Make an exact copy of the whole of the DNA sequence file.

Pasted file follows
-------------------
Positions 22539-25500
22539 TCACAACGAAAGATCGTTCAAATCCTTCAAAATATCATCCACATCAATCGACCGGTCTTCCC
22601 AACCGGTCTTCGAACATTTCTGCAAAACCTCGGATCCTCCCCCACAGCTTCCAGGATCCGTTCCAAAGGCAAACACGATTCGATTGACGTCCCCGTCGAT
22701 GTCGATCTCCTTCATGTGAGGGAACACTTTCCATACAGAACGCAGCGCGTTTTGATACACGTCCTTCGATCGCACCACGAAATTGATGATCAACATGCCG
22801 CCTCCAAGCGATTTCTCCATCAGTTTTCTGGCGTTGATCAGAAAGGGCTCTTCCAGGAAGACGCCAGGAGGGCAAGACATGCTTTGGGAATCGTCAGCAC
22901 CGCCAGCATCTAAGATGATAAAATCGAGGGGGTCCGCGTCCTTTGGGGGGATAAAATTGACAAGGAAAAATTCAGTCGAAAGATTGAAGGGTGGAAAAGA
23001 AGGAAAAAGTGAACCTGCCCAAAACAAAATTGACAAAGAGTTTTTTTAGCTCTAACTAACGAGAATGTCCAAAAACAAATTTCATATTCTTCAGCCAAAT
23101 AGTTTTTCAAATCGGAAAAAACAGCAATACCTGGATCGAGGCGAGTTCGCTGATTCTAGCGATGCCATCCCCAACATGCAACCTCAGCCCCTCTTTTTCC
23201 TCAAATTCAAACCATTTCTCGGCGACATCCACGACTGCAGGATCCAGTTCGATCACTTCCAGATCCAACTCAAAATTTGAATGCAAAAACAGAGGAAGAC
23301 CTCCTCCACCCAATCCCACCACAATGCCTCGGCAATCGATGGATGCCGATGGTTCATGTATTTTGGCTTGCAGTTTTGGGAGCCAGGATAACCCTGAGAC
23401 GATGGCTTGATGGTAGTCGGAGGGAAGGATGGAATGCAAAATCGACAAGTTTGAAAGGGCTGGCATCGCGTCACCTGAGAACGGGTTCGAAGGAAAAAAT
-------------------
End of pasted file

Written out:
Positions 22539-25500
22539 TCACAACGAAAGATCGTTCAAATCCTTCAAAATATCATCCACATCAATCGACCGGTCTTCCC
22601 AACCGGTCTTCGAACATTTCTGCAAAACCTCGGATCCTCCCCCACAGCTTCCAGGATCCGTTCCAAAGGCAAACACGATTCGATTGACGTCCCCGTCGAT
22701 GTCGATCTCCTTCATGTGAGGGAACACTTTCCATACAGAACGCAGCGCGTTTTGATACACGTCCTTCGATCGCACCACGAAATTGATGATCAACATGCCG
22801 CCTCCAAGCGATTTCTCCATCAGTTTTCTGGCGTTGATCAGAAAGGGCTCTTCCAGGAAGACGCCAGGAGGGCAAGACATGCTTTGGGAATCGTCAGCAC
22901 CGCCAGCATCTAAGATGATAAAATCGAGGGGGTCCGCGTCCTTTGGGGGGATAAAATTGACAAGGAAAAATTCAGTCGAAAGATTGAAGGGTGGAAAAGA
23001 AGGAAAAAGTGAACCTGCCCAAAACAAAATTGACAAAGAGTTTTTTTAGCTCTAACTAACGAGAATGTCCAAAAACAAATTTCATATTCTTCAGCCAAAT
23101 AGTTTTTCAAATCGGAAAAAACAGCAATACCTGGATCGAGGCGAGTTCGCTGATTCTAGCGATGCCATCCCCAACATGCAACCTCAGCCCCTCTTTTTCC
23201 TCAAATTCAAACCATTTCTCGGCGACATCCACGACTGCAGGATCCAGTTCGATCACTTCCAGATCCAACTCAAAATTTGAATGCAAAAACAGAGGAAGAC
23301 CTCCTCCACCCAATCCCACCACAATGCCTCGGCAATCGATGGATGCCGATGGTTCATGTATTTTGGCTTGCAGTTTTGGGAGCCAGGATAACCCTGAGAC
23401 GATGGCTTGATGGTAGTCGGAGGGAAGGATGGAATGCAAAATCGACAAGTTTGAAAGGGCTGGCATCGCGTCACCTGAGAACGGGTTCGAAGGAAAAAAT